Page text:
New details were released this week on the IRS programs involved in requiring conservative groups to undergo additional levels of scrutiny to obtain tax-exempt status, which made it clear the extent of the treatment was far more extreme than first reported.
A report from the Treasury Inspector General for Tax Administration found that the IRS began to single out conservative organizations at least as early as 2010 when the first formal list of keywords related to conservative organizations was distributed within the IRS in August.
The IRS was able to carry out the unfair treatment because of a lack of oversight by management and clear definitions of criteria for selecting organizations subject to audit. The additional levels of scrutiny led to more than 80 percent of the conservative organizations having to wait for more than a year to find out if they were approved for tax-exempt status. Some organizations were under review for as long as three years.
The organizations subject to the year-plus delay included the Tea Party.
The Treasury Inspector General’s report noted that “as of December 17, 2012, many organizations had not received an approval or denial letter for more than two years after they submitted their applications. Some cases have been open during two election cycles (2010 and 2012).”
The timing of the delays across election cycles is especially incriminating as it appears that those responsible for the criteria were seeking to prevent the conservative organizations from effectively supporting conservative candidates in the elections.
The report continued, noting “in addition [that] some organizations withdrew their applications and others may not have begun conducting planned charitable or social welfare work. The delays may have also prevented some organizations from receiving certain benefits of the tax-exempt status.”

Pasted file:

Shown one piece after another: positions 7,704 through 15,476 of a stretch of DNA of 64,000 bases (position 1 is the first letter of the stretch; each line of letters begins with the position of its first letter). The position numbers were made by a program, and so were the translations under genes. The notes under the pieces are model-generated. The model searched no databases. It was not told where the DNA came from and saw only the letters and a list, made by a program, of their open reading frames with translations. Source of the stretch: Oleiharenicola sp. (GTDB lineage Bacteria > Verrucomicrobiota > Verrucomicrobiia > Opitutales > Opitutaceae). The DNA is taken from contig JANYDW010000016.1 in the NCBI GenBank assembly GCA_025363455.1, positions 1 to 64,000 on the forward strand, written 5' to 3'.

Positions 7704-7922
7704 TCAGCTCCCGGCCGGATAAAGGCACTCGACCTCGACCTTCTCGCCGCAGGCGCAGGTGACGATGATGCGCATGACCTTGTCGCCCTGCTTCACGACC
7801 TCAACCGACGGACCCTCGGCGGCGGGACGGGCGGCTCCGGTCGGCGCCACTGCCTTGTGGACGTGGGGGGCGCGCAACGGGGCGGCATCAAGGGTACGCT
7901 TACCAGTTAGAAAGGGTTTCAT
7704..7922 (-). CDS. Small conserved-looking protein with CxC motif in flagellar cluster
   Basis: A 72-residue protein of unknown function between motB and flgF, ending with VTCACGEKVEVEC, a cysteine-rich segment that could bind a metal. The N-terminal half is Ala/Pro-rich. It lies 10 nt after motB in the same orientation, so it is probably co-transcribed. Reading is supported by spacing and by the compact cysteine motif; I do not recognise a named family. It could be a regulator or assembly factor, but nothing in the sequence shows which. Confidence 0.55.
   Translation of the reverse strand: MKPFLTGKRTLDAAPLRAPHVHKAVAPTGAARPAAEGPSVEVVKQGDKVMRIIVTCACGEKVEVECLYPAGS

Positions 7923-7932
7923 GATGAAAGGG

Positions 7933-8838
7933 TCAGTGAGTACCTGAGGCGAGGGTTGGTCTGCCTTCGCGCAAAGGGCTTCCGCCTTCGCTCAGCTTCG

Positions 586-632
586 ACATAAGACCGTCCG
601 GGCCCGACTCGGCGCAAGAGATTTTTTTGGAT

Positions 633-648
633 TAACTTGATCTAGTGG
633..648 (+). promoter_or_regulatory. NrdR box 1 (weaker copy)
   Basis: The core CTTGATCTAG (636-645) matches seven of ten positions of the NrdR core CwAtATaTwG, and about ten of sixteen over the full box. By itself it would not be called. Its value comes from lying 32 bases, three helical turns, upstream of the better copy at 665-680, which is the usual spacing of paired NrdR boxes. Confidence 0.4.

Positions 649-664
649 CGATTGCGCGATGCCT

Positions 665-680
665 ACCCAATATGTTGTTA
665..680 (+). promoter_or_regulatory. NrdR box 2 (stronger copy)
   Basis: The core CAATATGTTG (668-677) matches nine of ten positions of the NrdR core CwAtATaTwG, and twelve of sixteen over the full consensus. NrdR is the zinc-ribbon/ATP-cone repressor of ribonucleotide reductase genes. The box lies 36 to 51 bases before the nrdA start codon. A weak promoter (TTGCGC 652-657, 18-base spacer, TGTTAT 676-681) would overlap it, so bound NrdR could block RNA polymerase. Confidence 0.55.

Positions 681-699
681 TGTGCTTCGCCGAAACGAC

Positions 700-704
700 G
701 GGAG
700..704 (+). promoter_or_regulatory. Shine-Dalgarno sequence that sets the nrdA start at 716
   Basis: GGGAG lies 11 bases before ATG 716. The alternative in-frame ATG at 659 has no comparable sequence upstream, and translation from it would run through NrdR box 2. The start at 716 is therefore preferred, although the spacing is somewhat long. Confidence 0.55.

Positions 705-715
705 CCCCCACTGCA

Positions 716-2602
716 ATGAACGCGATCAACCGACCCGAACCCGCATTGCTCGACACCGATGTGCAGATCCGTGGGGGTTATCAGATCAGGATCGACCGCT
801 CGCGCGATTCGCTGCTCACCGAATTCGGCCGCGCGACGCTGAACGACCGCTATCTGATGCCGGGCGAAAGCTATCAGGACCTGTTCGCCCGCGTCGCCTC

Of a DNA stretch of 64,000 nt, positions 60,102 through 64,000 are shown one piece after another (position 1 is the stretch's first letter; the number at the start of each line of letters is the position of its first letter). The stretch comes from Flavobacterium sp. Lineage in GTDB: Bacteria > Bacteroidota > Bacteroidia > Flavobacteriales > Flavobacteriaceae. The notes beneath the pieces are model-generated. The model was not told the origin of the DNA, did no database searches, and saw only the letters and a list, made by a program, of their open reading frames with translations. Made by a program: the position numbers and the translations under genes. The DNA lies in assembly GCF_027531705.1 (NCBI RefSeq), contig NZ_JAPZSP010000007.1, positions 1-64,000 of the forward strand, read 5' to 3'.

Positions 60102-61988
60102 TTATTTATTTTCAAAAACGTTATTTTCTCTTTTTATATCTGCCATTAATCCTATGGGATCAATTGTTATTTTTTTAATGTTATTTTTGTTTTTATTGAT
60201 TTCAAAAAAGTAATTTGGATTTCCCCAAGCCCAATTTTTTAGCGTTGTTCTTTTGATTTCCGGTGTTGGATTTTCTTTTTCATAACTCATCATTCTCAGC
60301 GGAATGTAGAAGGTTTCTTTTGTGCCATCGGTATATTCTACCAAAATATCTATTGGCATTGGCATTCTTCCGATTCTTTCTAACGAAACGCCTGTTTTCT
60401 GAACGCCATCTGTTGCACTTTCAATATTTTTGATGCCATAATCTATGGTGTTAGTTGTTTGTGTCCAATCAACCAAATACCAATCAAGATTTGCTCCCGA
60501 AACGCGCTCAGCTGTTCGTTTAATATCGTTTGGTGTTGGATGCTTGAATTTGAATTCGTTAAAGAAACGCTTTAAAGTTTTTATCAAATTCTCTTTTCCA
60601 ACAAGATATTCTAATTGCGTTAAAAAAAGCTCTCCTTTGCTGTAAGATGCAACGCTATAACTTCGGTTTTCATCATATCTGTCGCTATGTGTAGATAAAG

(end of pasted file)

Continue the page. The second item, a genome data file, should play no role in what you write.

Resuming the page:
On Tuesday, Attorney General Eric Holder announced that the Justice Department will be conducting a thorough investigation of the IRS’ unfair treatment of conservative organizations.
Details in the Treasury Inspector General’s report included other details about the mis-managed criteria, specifically points that allowed the IRS to request information about donors to conservative organizations. Until the IRS first revealed this practice on Friday, it had been believed that requesting donor information from an organization applying for tax-exempt status was illegal.
The fact that conservative organizations had to provide donor information to the IRS likely impacted fundraising for those organizations, as potential donors chose to avoid having their charitable contributions subject to the increased level of scrutiny aimed at such organizations.
The IRS claimed initially that the delays and targeting of conservative organizations was limited to the Cincinnati office. However, additional documentation released with the Treasury Inspect General’s report indicated the effort was broader in nature.
Representatives from both parties have denounced the practice, referring to it as a “state of purgatory” for conservative organization who were within their right to apply for and obtain tax-exempt status.
“We still do not know why the targeting began, how extensive it was, who initiated it and who knew about it. The IRS must be held accountable to the American people, which requires a full investigation of the circumstances surrounding the facts established in this audit,” noted Representative Jim Jordan of Ohio.
Mark has been a contributor to legal web sites related to bankruptcy, tax, and criminal law since 2011. He has an Accounting degree from Texas A&M University.